3 split Nobel in physics for work on cold atoms

Prize honors discoveries in superconductivity and superfluid helium

October 08, 2003|By Douglas Birch | Douglas Birch,SUN FOREIGN STAFF

MOSCOW - Three scientists won the Nobel Prize in physics yesterday for their theories on the behavior of very cold atoms - work that has already helped revolutionize medical treatment and could one day lead to vastly more efficient electrical devices.

Two of the researchers, both native Russians, explained the working of superconductivity, where certain materials chilled to extremely low temperatures lose resistance to electric currents.

The third physicist, born in Britain, solved the mystery of superfluidity, the quirky behavior of helium chilled to near absolute zero, minus 459.7 degrees Fahrenheit.

The Royal Swedish Academy of Sciences cited Alexei A. Abrikosov, 75; Anthony J. Leggett, 65; and Vitaly L. Ginzburg, 87. Abrikosov is a Russian and American citizen based at the Argonne National Laboratory in Illinois; Leggett is a British and American citizen based at the University of Illinois at Urbana-Champaign; and Ginzburg is a Russian based at the P.N. Lebedev Physical Institute in Moscow.

Every year for the past 30 years, Ginzburg has been nominated for the prize, based on work that culminated in a groundbreaking paper on superconductivity published in 1950. "I was absolutely sure I wouldn't receive it," he said.

Then the phone rang yesterday in his narrow office at the institute, with its 9-foot-high tower of bookshelves crammed with papers and journals.

The caller said Ginzburg had finally won, but the scientist couldn't quite believe it. "Are you joking, by chance?" he said. Finally convinced, Ginzburg called his wife. But he told no one else, hoping not to create a stir.

By yesterday afternoon, the professor was surrounded by colleagues and reporters and photographers who crowded one of the hallways of the institute, with its scuffed wooden floors and dim fluorescent lights.

"How could they all have found out about it so quickly?" he wondered aloud.

The crush made him so nervous that, for a few minutes, neither he nor two other Lebedev faculty members could make the key work in his office door.

"Your hand isn't aching yet?" one colleague asked, pumping Ginzburg's hand in the hallway.

Abrikosov, 75, at the Argonne National Laboratory, built on Ginzburg's work. He explained the behavior of a type of superconductor that works even in the presence of a strong magnetic field, in papers published while he was still at the Institute for Physical Problems in Moscow in the late 1950s.

Abrikosov told reporters that all three scientists were united by the fact that their groundbreaking work was ignored by the Swedish academy for so long. "Now the Nobel committee probably decided to correct that thing, and to give us all three old scientists the Nobel Prize," he said from his home in Lemon, Ill.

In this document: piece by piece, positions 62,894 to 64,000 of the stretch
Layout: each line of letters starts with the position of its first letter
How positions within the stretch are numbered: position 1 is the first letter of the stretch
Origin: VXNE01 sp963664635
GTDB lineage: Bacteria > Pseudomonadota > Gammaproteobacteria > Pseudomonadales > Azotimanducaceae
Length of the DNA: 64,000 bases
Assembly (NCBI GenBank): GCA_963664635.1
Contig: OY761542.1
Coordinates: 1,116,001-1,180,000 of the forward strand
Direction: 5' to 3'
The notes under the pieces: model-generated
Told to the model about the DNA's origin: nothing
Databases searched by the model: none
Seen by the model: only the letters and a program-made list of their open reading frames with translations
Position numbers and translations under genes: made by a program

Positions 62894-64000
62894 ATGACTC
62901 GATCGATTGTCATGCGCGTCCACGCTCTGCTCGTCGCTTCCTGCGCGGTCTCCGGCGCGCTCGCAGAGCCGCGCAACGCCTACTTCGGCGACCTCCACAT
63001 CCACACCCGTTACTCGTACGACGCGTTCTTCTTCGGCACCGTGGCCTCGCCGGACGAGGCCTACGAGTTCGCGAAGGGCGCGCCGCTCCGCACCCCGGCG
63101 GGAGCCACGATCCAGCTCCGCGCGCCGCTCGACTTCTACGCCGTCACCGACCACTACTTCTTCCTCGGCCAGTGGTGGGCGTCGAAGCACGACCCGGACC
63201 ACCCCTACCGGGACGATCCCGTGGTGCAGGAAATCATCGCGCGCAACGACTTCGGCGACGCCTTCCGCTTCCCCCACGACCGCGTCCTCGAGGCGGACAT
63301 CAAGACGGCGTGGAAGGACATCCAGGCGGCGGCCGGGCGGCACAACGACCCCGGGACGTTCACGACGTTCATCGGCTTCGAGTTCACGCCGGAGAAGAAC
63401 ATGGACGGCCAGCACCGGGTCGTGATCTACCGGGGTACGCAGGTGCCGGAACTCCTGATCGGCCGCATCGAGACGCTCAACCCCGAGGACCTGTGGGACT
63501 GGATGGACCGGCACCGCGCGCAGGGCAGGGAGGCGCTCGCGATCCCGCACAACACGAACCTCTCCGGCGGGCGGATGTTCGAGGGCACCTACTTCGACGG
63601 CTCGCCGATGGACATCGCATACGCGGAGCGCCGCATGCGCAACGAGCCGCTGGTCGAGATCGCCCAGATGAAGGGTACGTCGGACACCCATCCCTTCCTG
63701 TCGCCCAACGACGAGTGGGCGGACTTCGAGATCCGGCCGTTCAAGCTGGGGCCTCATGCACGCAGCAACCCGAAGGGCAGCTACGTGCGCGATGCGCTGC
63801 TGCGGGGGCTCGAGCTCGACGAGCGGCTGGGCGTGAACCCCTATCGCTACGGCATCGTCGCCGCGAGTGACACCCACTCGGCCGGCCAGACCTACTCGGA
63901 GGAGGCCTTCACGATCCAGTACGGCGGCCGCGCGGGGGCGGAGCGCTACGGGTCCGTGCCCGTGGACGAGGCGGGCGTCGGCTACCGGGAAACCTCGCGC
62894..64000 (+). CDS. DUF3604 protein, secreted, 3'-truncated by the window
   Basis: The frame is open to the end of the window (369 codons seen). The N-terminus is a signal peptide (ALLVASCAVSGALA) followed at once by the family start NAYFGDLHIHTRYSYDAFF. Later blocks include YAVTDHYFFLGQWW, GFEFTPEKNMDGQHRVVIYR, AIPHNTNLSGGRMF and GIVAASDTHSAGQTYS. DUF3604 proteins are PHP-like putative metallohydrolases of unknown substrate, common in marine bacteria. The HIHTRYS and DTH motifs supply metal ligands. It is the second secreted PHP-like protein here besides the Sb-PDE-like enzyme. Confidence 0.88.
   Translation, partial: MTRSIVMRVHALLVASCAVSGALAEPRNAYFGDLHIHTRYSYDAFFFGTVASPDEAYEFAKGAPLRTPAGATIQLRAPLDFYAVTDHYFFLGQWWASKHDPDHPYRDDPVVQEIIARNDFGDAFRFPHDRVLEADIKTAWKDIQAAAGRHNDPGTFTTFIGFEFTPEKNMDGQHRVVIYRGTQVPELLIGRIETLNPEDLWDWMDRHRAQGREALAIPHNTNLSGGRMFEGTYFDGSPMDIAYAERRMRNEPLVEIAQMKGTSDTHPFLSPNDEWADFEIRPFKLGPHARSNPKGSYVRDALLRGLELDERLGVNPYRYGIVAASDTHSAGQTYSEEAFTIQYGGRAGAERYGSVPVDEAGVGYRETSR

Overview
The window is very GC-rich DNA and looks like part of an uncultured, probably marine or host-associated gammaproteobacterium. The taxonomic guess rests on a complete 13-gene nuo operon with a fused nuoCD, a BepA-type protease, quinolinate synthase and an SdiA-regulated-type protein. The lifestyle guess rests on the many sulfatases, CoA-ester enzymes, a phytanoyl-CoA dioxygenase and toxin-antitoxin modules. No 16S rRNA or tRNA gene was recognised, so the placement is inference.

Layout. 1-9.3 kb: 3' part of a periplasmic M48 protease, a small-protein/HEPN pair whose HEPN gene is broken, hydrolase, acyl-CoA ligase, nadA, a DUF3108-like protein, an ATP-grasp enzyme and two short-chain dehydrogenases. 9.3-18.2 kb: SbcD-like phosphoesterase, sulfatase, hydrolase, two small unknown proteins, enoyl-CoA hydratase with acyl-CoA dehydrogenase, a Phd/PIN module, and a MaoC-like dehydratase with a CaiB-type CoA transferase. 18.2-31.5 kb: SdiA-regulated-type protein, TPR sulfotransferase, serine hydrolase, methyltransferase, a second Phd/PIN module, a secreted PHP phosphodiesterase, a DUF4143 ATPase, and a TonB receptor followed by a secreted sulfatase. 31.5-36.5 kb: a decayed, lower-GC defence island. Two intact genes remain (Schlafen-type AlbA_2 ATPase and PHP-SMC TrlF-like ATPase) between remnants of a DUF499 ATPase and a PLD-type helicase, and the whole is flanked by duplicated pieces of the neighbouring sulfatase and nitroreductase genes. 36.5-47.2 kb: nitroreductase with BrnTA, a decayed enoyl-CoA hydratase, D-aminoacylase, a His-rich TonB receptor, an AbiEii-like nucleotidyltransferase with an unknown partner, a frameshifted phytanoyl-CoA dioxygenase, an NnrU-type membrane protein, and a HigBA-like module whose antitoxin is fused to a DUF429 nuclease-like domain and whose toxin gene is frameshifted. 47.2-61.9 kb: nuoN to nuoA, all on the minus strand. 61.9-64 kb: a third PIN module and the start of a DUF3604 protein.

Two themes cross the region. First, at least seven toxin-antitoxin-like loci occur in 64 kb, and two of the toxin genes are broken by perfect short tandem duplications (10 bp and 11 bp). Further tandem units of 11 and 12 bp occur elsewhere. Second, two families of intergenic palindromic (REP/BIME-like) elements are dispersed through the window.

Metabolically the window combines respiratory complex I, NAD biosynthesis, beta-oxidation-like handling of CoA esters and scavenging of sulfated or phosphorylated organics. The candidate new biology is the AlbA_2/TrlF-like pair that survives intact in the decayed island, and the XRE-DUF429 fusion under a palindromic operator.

Superconducting magnets are already used in a variety of devices, including the magnetic resonance imaging devices, called MRI machines. And scientists continue to hunt for a room-temperature superconductor. If one is developed, wire as thin as a human hair could carry a household's worth of electricity.

"Although these theories were formulated in the 1950s, they have gained renewed importance in the rapid development of materials with completely new properties," the Royal Swedish Academy of Sciences said in a statement yesterday.

The third portion of the prize went to Leggett at the University of Illinois. In the 1970s he published papers on superfluid helium, which loses all viscosity and, under certain conditions, can enter a new state of matter - neither gas, solid nor liquid.

"I guess it had occurred to me that it was a possibility I might get the Nobel Prize," Leggett told wire services. "But I didn't think it was particularly probable."

When stirred, superfluid helium doesn't create a coherent vortex, as water in a glass does. Its ultra-slippery atoms swirl in place, like trillions of tiny rotating tops.

When held stationary, the substance has the strange property of climbing the sides of its container and spilling out, as though it were seeking to escape.

So far, no one has found many day-to-day applications. But scientists are studying superfluid helium to try to discover the rules that govern the development of turbulence. This question is, the Swedish academy said in a statement, "one of the last unsolved problems of classical physics."

Each winner will receive one-third of the $1.3 million prize - $433,000 before taxes. Abrikosov, who emigrated to the United States in 1991, said he might use the money to retire.

Ginzburg, a $90-a-month professor, has an apartment near the Lebedev Institute, a few minutes' drive south of the Kremlin, and a small dacha in the countryside. He said he wasn't sure what he would do with his winnings.

"I have grandchildren," he said. "Maybe I will give some to them."

Leggett, the youngest, said simply that he will continue to do research. "I have interesting work," he said. "I am happy."

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